Pope Francis was set to wash the feet of former mafiosi on Thursday in a prison known for housing collaborators of justice who inform on old mobster allies.
During the closed-door visit to Paliano prison outside Rome, the 80-year-old pontiff was expected to kneel before a small group of inmates, pour water over their feet, dry them with a towel and bend to kiss them in an age-old Easter tradition.
The inmates include some 50 former mafiosi who made a deal to provide anti-mafia prosecutors with information in exchange for shorter prison sentence, the chaplain prison said.
"Everyone has the right to make a mistake. We have all been mistaken in one way or another," Pope Francis said in reference to prisoners in an interview published on Thursday in Italy’s Repubblica newspaper ahead of the ceremony.
The Argentine went on to lament "the little trust placed in rehabilitation, in reintegration into society".
The rite, performed yearly on Maundy or Holy Thursday, commemorates Jesus Christ’s Last Supper with the apostles.
According to the Christian tradition, Jesus is said to have washed the aposteles’ feet ahead of the meal in a gesture of humility.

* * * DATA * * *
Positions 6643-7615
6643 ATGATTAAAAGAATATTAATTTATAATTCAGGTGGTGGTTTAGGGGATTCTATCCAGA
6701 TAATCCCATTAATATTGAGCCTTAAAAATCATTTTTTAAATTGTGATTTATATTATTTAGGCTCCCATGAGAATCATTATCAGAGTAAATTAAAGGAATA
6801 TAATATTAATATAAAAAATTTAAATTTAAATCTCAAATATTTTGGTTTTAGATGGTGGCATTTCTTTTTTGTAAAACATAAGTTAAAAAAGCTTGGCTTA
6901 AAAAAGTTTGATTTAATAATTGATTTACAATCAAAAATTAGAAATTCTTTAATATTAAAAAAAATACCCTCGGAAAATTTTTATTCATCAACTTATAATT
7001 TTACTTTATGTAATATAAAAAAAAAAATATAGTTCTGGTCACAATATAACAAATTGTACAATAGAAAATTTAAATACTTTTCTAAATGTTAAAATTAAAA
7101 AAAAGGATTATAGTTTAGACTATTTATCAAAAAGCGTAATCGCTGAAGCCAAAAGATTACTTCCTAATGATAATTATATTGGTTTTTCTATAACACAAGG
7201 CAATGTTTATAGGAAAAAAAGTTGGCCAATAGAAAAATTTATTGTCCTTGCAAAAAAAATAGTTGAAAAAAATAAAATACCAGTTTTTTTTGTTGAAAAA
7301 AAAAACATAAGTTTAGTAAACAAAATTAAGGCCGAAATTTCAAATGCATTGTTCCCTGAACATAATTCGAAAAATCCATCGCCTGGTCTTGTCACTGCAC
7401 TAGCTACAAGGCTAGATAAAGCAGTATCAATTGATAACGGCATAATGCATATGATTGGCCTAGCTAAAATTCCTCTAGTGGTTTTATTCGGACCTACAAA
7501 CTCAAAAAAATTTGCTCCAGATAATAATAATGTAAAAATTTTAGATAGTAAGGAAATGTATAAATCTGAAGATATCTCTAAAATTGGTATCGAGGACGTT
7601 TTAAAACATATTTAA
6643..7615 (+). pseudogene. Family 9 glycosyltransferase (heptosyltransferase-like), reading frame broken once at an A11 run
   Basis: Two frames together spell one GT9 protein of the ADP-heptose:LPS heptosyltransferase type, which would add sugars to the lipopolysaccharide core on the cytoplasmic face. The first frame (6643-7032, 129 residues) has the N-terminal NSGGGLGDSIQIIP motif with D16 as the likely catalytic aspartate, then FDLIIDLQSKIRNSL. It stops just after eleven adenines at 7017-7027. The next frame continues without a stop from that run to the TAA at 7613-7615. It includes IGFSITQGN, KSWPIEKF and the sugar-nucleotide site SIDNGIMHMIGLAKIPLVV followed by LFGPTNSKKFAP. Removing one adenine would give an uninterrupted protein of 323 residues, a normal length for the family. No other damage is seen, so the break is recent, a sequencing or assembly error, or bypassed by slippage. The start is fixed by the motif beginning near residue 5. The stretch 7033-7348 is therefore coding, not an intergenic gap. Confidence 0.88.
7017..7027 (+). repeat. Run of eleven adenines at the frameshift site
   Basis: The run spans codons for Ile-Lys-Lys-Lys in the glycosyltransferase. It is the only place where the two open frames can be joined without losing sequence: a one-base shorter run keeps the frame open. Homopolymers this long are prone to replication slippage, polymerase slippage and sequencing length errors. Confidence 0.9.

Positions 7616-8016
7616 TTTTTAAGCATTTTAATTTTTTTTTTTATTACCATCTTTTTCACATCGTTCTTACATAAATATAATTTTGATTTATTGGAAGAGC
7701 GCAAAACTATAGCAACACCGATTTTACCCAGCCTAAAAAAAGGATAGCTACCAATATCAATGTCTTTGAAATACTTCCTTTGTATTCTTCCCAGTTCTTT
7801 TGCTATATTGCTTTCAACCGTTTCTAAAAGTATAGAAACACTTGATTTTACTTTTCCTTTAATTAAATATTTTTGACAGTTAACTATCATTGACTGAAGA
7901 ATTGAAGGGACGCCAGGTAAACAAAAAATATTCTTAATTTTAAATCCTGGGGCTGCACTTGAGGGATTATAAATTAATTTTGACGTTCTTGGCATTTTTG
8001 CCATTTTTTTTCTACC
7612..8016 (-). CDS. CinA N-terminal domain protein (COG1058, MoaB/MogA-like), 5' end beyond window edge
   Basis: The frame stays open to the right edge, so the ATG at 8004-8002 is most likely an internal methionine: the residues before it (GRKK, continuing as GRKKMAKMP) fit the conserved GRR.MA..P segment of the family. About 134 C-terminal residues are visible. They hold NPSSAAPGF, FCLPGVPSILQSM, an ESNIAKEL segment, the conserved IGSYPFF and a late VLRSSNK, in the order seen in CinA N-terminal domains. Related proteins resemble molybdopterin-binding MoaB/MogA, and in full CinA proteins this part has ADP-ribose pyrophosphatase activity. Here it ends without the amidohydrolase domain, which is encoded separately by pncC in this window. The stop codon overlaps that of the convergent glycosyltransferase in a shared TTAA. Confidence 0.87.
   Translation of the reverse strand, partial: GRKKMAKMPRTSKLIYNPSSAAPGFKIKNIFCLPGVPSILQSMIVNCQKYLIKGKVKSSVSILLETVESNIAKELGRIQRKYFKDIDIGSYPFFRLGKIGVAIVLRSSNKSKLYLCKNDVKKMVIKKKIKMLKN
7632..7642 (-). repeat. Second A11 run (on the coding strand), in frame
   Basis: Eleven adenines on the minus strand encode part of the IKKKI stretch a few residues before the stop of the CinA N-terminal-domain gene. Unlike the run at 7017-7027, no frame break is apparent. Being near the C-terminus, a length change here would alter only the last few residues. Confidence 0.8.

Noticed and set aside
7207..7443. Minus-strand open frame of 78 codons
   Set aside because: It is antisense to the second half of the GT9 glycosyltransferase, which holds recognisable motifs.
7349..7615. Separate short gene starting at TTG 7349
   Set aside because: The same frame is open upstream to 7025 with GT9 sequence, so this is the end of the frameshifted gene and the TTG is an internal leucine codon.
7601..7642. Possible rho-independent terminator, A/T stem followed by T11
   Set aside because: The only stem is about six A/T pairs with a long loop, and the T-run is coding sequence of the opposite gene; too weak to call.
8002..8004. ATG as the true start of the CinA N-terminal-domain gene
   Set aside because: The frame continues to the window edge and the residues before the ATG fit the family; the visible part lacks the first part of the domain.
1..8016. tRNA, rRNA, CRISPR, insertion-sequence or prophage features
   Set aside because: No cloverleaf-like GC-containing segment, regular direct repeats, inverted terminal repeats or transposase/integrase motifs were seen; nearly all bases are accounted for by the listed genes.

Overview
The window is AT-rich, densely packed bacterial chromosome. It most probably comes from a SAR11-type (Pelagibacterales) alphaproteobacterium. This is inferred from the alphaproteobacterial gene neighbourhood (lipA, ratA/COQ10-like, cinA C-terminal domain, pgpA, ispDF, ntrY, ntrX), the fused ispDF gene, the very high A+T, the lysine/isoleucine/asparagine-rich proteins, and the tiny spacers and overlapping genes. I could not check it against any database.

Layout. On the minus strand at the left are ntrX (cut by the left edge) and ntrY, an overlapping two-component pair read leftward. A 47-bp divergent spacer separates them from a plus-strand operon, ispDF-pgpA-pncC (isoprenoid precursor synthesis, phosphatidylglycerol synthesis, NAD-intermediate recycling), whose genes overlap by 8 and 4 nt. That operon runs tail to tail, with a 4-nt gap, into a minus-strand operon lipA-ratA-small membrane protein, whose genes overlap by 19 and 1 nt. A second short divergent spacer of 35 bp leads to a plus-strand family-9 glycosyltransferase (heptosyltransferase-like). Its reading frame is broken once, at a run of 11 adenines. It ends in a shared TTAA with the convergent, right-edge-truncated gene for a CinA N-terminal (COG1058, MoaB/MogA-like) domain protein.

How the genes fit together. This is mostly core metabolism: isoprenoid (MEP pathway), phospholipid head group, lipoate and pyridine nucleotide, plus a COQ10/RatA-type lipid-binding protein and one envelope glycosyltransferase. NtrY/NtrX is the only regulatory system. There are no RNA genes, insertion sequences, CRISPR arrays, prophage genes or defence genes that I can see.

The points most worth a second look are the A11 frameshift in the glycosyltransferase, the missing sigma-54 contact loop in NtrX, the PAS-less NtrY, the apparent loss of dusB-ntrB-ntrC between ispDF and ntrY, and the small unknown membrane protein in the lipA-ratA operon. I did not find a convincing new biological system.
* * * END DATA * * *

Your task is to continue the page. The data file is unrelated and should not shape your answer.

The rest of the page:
In 2014 Pope Francis excommunicated members of the mafia, which he called "the adoration of evil and contempt for common good".
Thursday’s ceremony is part of the run-up to Easter Sunday.
Since his election in 2013, the pope has moved the feet washing ceremony outside the walls of the Vatican and into centres for vulnerable people or those on society’s margins.
In his first year he visited a youth detention centre where he performed the ritual on a group of young inmates including two Muslims – the first Catholic leader ever to do so.
In 2014 he washed the feet of elderly and disabled people, in 2015 he visited a prison and last year he chose a migrant reception centre.